Brown snakes accounted for 41% of identified snakebite victims in Australia between 2005 and 2015, with 15 deaths recorded from 296 confirmed envenomations—far more than any other type of snake.[4] Review of snakebite-related deaths in the National Coronial Information System from January 2000 to December 2016 revealed brown snakes were responsible for 23 of 35 deaths.[5]

Brown are easily alarmed and may bite if approached closely, handled, or threatened. Sudden, early collapse is often a symptom of envenomation by them. A prominent effect of envenomation is venom-induced consumption coagulopathy, which can lead to death. Renal damage may also rarely occur.[6]

Other clinical signs include abdominal pain, breathing and swallowing difficulty, convulsions, ptosis, hemolysis, and hypotension from depression of myocardial contractility. Notably, brown snake envenomation doesn't result in rhabdomyolysis.

The eastern brown snake (Pseudonaja textilis) is the most toxic member of the genus and is considered by some to be the second-most toxic land snake in the world, after the inland taipan (which is also found in Australia). The western brown snake is the 10th-most venomous snake in the world.

Brown snakes can easily harm pet animals and livestock.

The venom fangs of snakes of the genus Pseudonaja are very short, and the average yield of venom per bite is relatively low — for P. textilis, P. nuchalis, and P. affinis, about 4.0 to 6.5 mg dry weight of venom.[7] Therefore, most of the bites end up without serious medical consequences. Despite its toxicity, the smallest Pseudonaja, P. modesta, can even be considered harmless.[7] Bites by the bigger species of Pseudonaja, especially P. textilis and P. nuchalis, are known for causing serious toxicosis and fatalities.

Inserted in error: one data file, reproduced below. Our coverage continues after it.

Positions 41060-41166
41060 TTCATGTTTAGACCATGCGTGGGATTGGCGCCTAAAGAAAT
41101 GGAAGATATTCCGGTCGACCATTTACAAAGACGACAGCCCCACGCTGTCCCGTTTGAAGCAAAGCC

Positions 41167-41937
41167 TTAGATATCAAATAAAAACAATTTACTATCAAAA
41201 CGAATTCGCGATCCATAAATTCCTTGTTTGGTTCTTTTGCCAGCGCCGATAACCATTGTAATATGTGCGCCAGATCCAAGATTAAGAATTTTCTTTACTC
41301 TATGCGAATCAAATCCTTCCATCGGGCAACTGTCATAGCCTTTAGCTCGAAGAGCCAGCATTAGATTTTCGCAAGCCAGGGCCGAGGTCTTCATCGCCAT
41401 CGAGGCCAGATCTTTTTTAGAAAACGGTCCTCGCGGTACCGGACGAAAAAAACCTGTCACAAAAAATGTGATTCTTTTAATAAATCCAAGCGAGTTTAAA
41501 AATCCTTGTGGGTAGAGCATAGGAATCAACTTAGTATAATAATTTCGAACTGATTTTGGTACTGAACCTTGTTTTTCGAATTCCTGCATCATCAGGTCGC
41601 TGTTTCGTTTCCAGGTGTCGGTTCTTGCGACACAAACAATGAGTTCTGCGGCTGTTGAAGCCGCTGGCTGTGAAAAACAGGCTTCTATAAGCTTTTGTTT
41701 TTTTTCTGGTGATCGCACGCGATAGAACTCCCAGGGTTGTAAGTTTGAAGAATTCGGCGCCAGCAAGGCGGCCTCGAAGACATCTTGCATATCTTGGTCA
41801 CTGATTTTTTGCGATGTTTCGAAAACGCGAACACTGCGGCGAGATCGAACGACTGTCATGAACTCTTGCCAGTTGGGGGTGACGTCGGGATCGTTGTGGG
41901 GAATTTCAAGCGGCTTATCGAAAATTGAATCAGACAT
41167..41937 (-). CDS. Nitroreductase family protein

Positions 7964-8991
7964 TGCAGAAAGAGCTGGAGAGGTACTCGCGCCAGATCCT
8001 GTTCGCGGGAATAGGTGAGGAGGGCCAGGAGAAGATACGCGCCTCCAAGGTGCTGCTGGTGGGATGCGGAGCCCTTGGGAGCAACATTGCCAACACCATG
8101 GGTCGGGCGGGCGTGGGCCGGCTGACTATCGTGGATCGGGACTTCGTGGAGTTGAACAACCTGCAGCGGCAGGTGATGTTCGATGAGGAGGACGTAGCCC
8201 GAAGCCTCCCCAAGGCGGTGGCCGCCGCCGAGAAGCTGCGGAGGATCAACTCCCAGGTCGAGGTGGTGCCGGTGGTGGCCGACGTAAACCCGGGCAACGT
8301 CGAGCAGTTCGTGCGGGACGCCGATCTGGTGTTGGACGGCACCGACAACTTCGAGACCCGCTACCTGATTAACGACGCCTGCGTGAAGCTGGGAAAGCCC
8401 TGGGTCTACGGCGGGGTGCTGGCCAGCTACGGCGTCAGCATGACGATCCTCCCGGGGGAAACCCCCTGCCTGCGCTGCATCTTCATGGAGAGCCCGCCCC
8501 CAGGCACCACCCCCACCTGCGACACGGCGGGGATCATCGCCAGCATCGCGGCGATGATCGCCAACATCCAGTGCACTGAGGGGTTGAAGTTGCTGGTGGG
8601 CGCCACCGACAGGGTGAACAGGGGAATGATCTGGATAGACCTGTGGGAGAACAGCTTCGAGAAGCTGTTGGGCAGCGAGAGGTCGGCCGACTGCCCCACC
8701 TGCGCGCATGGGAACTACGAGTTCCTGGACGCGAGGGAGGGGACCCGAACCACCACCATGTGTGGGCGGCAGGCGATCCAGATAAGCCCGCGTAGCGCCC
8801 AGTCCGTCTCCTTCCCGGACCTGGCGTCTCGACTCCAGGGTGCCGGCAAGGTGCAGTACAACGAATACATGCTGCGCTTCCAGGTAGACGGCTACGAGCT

"Pseudonaja ". The Reptile Database.
Skinner, Adam (2009). "A multivariate morphometric analysis and systematic review of Pseudonaja (Serpentes, Elapidae, Hydrophiinae)". Zoological Journal of the Linnean Society. 155: 171–97. doi:10.1111/j.1096-3642.2008.00436.x.
Beolens, Bo; Watkins, Michael; Grayson, Michael (2011). The Eponym Dictionary of Reptiles. Baltimore: Johns Hopkins University Press. xiii + 296 pp. ISBN 978-1-4214-0135-5. (Pseudonaja ingrami, p. 130).
Johnston, Christopher I.; Ryan, Nicole M.; Page, Colin B.; Buckley, Nicholas A.; Brown, Simon G.A.; O'Leary, Margaret A.; Isbister, Geoffrey K. (2017). "The Australian Snakebite Project, 2005–2015 (ASP-20)" (PDF). Medical Journal of Australia. 207 (3): 119–25. doi:10.5694/mja17.00094. hdl:1959.13/1354903. PMID 28764620. S2CID 19567016.
Welton, R.E.; Liew, D; Braitberg, G. (2017). "Incidence of fatal snake bite in Australia: A coronial based retrospective study (2000-2016)". Toxicon. 131 (11–15): 11–15. doi:10.1016/j.toxicon.2017.03.008. PMID 28288937. S2CID 666851.
Isbister, Geoff; et al. (2006). "Snake Bite: Current Approach to Treatment". Australian Prescriber. 29 (5): 125–129. doi:10.18773/austprescr.2006.078.

Mirtschin PJ, Crowe GR, Davis R (1990). "Dangerous Snakes Of Australia". In: Gopalakrishnakone P, Chou LM (1990). Snakes of Medical Importance. Venom and Toxin Research Group, National University of Singapore. pp. 49–77, especially p. 49.

Further reading

Günther A (1858). Catalogue of the Colubrine Snakes in the Collection of the British Museum. London: Trustees of the British Museum. (Taylor and Francis, printers). xvi + 281 pp. (Pseudonaja, new genus, p. 227).